What to do on a wet Sunday afternoon in deepest France profonde ? Last week we went to the museum of secateurs . This was quite honestly a bit of a disappointment. As we traipsed past display case after display case of pruning implements it became apparent that there is only so much that can be written about secateurs without lapsing into repetition or mind numbing tedium. To make matters worse there are only so many pairs of rose cutters that you can look at before they all look the same - and boy do they all soon start to look the same. Perhaps my memory of the visit would have been more positive had it not been for the guide who had devoted his life to the study of secateurs and felt the need to explain at length the benefits of welded as opposed to cast handles. Trapped in a room full of secateurs and no means of escape.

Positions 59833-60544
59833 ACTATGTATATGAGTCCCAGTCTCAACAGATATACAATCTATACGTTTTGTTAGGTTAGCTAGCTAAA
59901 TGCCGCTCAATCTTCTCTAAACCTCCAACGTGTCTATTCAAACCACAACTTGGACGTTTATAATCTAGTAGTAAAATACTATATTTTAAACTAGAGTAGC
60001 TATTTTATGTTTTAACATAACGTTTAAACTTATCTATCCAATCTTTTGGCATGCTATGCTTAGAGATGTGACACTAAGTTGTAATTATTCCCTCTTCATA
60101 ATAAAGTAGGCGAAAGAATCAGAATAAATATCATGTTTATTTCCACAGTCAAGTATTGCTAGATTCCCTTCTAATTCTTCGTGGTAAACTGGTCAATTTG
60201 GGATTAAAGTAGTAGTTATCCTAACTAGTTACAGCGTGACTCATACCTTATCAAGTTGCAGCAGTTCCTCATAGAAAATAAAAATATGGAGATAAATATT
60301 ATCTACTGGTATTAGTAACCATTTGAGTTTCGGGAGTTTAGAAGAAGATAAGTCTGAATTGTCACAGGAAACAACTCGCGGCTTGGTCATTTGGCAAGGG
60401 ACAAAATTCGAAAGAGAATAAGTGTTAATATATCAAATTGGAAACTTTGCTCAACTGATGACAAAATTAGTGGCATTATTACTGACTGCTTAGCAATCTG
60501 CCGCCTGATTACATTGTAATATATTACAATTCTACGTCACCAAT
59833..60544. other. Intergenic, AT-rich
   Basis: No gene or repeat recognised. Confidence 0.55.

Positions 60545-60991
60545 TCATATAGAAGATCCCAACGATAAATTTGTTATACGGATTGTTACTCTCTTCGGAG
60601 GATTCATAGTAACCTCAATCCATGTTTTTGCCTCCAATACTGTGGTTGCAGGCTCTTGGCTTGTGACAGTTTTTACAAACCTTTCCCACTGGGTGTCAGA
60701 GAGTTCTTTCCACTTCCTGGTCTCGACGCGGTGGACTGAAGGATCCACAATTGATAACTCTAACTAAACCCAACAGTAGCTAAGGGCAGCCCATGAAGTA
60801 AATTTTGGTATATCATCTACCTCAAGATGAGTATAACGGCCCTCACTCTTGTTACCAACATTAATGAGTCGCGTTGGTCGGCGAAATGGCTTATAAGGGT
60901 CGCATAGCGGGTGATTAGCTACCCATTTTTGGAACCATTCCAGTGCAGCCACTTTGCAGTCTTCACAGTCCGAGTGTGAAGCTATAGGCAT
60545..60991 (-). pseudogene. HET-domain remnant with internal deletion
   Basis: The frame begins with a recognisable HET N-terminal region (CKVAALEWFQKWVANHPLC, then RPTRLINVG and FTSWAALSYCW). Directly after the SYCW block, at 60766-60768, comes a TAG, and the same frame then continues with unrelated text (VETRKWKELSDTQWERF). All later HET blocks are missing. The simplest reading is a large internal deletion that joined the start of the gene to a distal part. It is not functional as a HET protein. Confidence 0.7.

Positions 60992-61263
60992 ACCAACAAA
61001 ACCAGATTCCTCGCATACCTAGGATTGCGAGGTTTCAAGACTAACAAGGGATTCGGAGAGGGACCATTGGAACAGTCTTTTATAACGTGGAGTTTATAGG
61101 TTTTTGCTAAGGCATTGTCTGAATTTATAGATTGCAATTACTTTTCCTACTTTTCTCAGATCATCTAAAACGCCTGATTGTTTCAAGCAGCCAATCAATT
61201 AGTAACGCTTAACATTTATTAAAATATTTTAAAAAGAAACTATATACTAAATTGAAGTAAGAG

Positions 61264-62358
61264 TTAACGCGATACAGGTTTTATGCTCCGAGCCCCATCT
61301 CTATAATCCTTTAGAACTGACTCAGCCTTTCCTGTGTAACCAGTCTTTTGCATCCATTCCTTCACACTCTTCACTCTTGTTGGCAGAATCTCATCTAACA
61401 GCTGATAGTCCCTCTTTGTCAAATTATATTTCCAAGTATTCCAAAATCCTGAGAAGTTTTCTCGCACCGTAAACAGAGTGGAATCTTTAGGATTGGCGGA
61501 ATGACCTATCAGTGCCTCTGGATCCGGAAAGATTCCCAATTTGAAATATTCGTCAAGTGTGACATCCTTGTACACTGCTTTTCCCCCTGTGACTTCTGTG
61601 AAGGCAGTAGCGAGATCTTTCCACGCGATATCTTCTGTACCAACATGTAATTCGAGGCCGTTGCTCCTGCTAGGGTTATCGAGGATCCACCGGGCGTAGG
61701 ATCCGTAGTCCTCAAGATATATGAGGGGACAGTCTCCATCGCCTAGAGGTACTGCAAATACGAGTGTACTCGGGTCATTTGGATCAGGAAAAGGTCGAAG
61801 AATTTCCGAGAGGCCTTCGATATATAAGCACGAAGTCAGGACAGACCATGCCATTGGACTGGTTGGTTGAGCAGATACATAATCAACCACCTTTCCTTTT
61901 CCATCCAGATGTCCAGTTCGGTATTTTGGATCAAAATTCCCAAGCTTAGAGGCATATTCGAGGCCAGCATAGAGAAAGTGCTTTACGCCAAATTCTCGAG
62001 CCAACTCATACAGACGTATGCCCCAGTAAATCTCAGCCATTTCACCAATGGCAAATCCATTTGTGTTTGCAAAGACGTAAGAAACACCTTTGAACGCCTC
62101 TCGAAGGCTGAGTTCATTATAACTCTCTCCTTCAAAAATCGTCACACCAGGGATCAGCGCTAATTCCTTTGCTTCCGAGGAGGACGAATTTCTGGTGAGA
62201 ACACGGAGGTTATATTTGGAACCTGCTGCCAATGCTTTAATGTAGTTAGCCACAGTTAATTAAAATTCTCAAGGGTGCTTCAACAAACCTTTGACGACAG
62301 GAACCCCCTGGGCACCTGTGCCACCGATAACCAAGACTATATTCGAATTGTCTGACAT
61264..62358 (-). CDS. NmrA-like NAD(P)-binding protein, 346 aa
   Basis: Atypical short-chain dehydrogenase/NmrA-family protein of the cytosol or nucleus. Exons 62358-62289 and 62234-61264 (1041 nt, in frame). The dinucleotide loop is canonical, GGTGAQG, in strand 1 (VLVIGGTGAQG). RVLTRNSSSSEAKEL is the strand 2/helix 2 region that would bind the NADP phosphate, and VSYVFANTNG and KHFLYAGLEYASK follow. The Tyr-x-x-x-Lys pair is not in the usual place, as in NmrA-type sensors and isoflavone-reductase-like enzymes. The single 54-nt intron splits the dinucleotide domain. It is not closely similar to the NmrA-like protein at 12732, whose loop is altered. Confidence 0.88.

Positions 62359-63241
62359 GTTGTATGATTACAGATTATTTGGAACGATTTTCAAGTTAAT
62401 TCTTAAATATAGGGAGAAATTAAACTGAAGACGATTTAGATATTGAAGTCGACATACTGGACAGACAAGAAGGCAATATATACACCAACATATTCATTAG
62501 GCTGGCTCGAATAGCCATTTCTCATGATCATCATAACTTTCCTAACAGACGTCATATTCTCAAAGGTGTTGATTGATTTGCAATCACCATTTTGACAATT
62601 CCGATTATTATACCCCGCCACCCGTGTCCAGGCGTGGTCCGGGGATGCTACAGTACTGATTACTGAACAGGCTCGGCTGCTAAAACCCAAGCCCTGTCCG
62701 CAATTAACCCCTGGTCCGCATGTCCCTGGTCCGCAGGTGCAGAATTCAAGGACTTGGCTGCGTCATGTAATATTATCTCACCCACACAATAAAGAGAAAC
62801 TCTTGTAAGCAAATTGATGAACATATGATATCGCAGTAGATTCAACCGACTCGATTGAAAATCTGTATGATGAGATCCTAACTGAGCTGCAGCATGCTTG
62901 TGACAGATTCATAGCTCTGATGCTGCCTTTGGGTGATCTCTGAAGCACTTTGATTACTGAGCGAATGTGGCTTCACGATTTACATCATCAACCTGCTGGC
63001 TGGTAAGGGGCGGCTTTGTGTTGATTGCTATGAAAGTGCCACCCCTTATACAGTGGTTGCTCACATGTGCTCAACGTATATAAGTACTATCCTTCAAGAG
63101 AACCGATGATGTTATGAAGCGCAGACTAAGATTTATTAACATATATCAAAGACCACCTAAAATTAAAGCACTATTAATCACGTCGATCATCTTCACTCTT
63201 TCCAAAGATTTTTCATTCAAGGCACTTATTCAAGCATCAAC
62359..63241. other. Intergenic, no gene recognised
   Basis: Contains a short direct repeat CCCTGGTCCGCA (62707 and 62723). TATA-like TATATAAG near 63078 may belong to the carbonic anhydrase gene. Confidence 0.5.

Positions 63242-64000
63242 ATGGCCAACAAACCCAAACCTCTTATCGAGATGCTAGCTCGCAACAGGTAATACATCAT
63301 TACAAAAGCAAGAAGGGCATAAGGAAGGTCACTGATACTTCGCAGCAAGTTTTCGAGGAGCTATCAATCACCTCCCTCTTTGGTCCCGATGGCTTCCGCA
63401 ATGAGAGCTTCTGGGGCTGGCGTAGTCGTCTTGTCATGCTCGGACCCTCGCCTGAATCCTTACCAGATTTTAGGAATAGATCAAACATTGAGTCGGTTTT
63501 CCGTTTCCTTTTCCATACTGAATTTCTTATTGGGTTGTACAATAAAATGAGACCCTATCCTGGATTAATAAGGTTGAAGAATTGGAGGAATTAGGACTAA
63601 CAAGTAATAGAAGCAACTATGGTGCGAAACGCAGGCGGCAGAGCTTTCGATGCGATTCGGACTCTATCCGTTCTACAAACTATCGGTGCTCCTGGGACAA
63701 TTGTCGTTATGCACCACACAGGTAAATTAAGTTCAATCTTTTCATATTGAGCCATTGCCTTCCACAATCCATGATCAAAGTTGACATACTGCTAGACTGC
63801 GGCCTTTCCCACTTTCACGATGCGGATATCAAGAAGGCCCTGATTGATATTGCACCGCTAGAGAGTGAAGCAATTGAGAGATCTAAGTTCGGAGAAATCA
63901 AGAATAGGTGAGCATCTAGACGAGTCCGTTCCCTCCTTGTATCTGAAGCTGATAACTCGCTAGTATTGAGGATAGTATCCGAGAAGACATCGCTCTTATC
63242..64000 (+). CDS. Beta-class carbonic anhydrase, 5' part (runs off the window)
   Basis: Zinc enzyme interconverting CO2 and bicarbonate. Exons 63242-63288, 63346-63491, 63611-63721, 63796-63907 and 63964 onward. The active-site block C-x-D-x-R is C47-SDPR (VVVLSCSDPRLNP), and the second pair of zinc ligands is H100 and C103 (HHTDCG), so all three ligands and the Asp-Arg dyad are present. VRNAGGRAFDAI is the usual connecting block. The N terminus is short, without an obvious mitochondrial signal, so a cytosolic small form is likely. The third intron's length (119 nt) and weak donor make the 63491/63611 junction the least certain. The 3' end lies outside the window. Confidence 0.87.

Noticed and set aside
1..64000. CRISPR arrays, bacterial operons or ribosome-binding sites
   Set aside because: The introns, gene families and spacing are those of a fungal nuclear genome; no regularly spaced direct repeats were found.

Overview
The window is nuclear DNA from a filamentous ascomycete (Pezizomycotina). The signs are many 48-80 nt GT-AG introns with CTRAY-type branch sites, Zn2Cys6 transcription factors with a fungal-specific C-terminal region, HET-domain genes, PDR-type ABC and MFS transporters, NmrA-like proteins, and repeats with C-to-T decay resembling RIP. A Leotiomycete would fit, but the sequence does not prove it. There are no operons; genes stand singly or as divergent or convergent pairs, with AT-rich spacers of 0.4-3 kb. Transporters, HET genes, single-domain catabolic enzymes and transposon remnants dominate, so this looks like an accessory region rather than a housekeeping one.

This week 'the font' suggested ( well to be more precise insisted ) that we went to the museum of table settings. My how the heart raced with anticipation at the prospect of spending the afternoon looking at table settings! However,having arrived with very low expectations I was pleasantly surprised. Did you know that in the middle ages plates were oblong rather than round? To prove the point the museum had set out a medieval table with oblong plates while above it (if additional proof was needed) was a medieval painting showing a table set with oblong plates. How's that for fact of the week?
Wilf found the most interesting part of the visit to be the cafe down by the river. He hoped for a croissant but got a bowl of water. You can't win them all.